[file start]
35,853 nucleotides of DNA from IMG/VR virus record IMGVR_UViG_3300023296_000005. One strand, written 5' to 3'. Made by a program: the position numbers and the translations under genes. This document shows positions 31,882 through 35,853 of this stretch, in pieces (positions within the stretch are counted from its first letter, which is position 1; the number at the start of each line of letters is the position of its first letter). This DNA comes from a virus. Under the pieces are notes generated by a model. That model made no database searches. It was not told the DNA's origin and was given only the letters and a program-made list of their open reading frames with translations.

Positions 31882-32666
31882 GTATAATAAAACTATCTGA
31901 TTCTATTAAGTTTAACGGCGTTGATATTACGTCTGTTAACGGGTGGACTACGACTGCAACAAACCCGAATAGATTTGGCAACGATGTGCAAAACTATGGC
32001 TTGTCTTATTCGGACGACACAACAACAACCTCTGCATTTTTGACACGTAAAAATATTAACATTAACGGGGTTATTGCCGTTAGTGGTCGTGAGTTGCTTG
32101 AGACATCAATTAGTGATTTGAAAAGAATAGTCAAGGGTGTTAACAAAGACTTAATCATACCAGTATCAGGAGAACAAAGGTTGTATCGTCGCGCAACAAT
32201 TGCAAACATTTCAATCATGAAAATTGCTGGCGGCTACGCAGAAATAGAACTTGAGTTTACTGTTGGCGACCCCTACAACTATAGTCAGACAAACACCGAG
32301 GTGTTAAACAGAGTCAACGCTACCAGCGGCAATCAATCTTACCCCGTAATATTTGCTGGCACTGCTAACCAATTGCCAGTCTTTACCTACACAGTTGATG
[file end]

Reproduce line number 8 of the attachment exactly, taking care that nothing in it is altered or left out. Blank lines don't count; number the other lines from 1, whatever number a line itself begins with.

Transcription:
32301 GTGTTAAACAGAGTCAACGCTACCAGCGGCAATCAATCTTACCCCGTAATATTTGCTGGCACTGCTAACCAATTGCCAGTCTTTACCTACACAGTTGATG